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Temperature influences waterlogging stress-induced damage in Arabidopsis through the regulation of photosynthesis and hypoxia-related genes

Citation

Xu, L and Pan, R and Shabala, L and Shabala, S and Zhang, WY, Temperature influences waterlogging stress-induced damage in Arabidopsis through the regulation of photosynthesis and hypoxia-related genes, Plant Growth Regulation, 89, (2) pp. 143-152. ISSN 0167-6903 (2019) [Refereed Article]


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DOI: doi:10.1007/s10725-019-00518-x

Abstract

Waterlogging hampers plants growth and development, and its detrimental effects are strongly influenced by environmental factors. One of these factors is anambient temperature. In this work, we showed that damage caused by waterlogging stress to Arabidopsis thaliana was less severe at lower temperatures than that at higher temperatures. The leaf photochemistry characteristics (chlorophyll fluorescence Fv/Fm, YII, ETR, and qP characteristics), chlorophyll content, and leaf temperature were more stable, and plants accumulated less malondialdehyde during waterlogging stress at low temperature (16C) than at elevated temperature (22C and/or 28C). Transcripts of hypoxia-related genes (such as ADH1, SUS1, PDC1, RAP2.3 and HRE1/2) were less induced after waterlogging treatment under higher temperature compared to lower temperature at early time points (3h or 6h) while they showed a conversed trend at later time points. Thus, we conclude that temperature may affect Arabidopsis waterlogging tolerance through the regulation of expression of hypoxia marker genes, photosynthesis, leaf transpirational cooling, and MDA accumulation.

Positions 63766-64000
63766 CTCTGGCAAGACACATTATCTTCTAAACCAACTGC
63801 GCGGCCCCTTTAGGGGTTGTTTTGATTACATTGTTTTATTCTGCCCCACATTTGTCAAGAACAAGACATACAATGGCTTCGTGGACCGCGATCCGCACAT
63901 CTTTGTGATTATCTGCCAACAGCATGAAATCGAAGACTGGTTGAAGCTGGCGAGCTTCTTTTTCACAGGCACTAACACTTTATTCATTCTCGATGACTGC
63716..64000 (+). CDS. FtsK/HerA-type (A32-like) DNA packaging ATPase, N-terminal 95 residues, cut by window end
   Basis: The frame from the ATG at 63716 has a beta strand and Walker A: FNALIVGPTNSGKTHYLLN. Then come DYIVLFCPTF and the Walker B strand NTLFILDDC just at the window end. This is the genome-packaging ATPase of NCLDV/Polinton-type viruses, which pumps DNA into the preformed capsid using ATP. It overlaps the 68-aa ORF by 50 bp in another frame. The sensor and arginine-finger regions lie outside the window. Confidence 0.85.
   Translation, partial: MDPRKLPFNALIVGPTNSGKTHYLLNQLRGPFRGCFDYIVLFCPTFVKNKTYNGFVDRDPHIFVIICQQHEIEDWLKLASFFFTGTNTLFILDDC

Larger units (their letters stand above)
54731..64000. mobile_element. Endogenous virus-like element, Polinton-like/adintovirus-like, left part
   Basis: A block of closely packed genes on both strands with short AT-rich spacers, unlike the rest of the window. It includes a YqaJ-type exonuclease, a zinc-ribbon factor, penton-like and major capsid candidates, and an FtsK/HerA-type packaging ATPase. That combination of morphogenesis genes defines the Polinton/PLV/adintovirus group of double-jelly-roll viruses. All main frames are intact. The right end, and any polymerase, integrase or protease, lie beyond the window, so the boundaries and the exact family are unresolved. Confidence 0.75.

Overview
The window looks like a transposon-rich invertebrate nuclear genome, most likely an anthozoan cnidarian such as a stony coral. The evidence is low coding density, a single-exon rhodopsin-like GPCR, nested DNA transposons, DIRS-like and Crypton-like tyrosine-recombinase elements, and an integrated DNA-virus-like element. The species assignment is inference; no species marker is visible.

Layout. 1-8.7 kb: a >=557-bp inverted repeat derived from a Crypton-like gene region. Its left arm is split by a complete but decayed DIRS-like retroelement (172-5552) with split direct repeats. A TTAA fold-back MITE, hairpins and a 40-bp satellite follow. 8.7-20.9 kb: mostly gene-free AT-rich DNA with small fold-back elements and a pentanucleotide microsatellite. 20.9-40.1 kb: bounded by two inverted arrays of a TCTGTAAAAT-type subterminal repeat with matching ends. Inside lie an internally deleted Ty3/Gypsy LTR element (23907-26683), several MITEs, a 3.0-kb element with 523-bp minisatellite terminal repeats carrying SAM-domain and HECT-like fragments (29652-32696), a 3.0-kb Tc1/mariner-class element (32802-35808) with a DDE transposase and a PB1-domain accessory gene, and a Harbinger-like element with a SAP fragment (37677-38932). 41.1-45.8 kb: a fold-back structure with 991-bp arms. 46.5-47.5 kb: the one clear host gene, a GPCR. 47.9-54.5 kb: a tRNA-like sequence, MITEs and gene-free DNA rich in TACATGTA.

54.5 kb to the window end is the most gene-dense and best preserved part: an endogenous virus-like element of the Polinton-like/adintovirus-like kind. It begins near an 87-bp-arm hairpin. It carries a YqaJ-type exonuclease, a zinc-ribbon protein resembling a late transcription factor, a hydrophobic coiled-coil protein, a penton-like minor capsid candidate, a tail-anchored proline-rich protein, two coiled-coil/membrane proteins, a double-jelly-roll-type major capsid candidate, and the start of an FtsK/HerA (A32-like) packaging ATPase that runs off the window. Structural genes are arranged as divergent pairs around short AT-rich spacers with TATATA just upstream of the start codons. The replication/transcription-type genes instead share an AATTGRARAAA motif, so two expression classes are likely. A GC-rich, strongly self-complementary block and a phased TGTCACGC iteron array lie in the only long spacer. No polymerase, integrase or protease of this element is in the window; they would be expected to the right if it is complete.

Item Details

Item Type:Refereed Article
Keywords:waterlogging stress, hypoxia mark genes, chlorophyll fluorescence, MDA
Research Division:Biological Sciences
Research Group:Plant Biology
Research Field:Plant Physiology
Objective Division:Plant Production and Plant Primary Products
Objective Group:Other Plant Production and Plant Primary Products
Objective Field:Plant Production and Plant Primary Products not elsewhere classified
UTAS Author:Shabala, L (Associate Professor Lana Shabala)
UTAS Author:Shabala, S (Professor Sergey Shabala)
ID Code:136626
Year Published:2019
Web of Science® Times Cited:1
Deposited By:Agriculture and Food Systems
Deposited On:2020-01-11
Last Modified:2020-04-03
Downloads:0

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